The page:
The author has reflected that such theory of human behavior should encompass within its scope manifold issues, including layers of analysis from individual to organizational and social, harmony with current understanding of social and biological sciences, ability for empirical testing, universal cultural applicability and lucidity of the theory so that it can be taught and used easily (Stark 131).
The author, in the context of arguing about the importance of a unified theory of human behavior, has adopted a quite well structured form and also has provided considerable focus over four major driving forces that mainly determine nature of human behavior. However, understanding the driving forces and their role in construction of human behavior would not have been easy unless prior to the section he has provided a brief explanation about “Evolution of the brain” (Stark 131). In this section the author has shown that evolution of human brain is mainly responsible to determine behavior of individuals and their choice of actions, “…evolution has selected several innate skills for human including habitat selection, food selection, danger awareness, intuitive psychology, orientation, justice, and an ability to remember important people” (Stark 132). The limbic part of human brain specifies and differentiates “incoming sensory messages” (Stark 132) and human beings, consecutively, also respond to those impulses depending on their needs. The author’s emphasis on this functional aspect of brain explains the necessity for human beings in the context of acquiring, learning, bonding and defending themselves.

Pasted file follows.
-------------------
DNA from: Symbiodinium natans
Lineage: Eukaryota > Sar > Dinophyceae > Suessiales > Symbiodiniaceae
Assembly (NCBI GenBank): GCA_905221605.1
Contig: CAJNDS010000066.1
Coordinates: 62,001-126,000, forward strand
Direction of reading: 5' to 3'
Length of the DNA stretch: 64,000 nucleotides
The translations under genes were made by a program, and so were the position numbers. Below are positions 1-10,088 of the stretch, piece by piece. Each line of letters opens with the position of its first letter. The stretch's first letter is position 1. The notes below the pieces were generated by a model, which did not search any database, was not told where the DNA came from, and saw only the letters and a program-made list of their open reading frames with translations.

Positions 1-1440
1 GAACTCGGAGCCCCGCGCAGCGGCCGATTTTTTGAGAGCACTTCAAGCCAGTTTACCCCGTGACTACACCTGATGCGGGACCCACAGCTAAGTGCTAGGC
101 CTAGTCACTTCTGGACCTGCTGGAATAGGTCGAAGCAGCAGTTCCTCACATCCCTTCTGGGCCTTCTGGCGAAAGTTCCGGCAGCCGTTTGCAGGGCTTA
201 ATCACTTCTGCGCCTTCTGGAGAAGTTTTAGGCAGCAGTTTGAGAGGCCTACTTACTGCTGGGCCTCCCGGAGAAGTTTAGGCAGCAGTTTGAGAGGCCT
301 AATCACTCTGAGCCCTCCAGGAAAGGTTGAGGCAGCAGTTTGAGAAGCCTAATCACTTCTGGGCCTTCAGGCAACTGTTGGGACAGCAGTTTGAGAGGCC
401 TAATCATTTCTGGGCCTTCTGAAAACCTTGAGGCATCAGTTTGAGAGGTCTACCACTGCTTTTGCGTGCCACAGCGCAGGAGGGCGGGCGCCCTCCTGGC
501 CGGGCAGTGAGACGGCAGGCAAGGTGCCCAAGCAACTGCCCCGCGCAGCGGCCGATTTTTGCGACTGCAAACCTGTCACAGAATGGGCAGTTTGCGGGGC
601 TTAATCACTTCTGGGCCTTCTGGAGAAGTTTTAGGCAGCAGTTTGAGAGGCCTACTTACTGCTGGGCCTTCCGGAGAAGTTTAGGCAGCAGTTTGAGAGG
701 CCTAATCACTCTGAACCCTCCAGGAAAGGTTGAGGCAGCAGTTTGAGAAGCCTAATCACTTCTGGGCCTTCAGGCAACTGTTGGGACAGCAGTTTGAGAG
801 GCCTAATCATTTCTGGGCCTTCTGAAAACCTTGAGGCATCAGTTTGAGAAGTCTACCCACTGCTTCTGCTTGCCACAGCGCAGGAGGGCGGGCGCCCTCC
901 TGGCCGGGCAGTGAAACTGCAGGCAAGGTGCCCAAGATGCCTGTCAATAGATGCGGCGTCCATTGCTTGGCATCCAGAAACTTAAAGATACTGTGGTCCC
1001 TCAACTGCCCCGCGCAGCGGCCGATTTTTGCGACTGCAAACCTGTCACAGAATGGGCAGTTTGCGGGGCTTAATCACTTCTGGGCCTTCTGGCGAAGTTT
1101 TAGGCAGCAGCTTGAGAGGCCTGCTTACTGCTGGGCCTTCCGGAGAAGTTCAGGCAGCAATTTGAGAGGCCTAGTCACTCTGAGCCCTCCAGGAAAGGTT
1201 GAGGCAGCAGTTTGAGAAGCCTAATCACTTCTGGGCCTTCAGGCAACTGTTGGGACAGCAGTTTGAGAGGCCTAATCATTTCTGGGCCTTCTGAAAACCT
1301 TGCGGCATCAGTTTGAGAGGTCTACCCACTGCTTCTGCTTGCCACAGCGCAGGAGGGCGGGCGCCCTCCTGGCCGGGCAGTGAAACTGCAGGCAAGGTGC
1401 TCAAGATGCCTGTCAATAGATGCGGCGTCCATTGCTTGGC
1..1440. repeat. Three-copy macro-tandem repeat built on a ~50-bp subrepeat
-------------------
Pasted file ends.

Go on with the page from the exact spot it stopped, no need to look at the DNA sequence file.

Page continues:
Aftermath, the author has explained the four drives, which he considers as the main forces in determining human behavior. The D1 or Drive to Acquire is the first force that determines instinct of human beings in the context of acquiring certain basic